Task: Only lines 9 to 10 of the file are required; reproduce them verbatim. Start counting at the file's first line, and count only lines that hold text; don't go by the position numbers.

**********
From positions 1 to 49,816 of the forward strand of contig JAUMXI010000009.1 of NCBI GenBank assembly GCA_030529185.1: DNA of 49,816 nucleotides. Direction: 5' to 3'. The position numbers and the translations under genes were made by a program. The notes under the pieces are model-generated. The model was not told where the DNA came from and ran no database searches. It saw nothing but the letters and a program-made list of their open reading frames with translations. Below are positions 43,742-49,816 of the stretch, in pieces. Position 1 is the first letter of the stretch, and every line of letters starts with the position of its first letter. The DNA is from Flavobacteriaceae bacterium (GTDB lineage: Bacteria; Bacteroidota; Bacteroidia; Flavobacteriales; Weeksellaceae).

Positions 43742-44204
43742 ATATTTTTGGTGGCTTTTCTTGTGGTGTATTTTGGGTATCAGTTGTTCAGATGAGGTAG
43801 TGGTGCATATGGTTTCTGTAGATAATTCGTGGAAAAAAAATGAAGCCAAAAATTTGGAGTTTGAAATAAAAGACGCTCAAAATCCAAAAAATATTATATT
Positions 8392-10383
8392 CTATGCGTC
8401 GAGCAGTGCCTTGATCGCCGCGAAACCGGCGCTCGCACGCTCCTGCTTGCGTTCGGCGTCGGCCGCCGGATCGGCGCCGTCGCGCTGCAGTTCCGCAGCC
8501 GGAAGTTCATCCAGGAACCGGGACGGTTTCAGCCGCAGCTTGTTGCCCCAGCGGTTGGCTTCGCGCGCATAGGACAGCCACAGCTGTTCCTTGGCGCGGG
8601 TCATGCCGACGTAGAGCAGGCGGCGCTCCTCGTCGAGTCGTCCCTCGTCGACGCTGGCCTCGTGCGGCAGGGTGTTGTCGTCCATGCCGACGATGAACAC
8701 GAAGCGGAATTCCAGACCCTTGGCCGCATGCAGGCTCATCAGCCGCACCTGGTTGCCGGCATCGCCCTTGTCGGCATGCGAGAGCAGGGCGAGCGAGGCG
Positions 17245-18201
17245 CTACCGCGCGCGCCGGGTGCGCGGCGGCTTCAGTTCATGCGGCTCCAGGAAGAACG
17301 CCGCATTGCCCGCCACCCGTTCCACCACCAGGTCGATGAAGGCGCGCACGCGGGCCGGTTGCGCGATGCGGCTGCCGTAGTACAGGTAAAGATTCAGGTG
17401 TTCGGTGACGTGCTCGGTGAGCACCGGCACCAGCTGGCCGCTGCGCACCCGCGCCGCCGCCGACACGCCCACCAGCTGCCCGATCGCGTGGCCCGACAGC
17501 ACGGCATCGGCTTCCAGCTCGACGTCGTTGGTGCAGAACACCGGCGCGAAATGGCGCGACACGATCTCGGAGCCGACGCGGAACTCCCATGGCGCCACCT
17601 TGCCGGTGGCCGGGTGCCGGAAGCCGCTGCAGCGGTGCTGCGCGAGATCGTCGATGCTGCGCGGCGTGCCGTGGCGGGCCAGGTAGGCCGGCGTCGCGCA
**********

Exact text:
8601 TCATGCCGACGTAGAGCAGGCGGCGCTCCTCGTCGAGTCGTCCCTCGTCGACGCTGGCCTCGTGCGGCAGGGTGTTGTCGTCCATGCCGACGATGAACAC
8701 GAAGCGGAATTCCAGACCCTTGGCCGCATGCAGGCTCATCAGCCGCACCTGGTTGCCGGCATCGCCCTTGTCGGCATGCGAGAGCAGGGCGAGCGAGGCG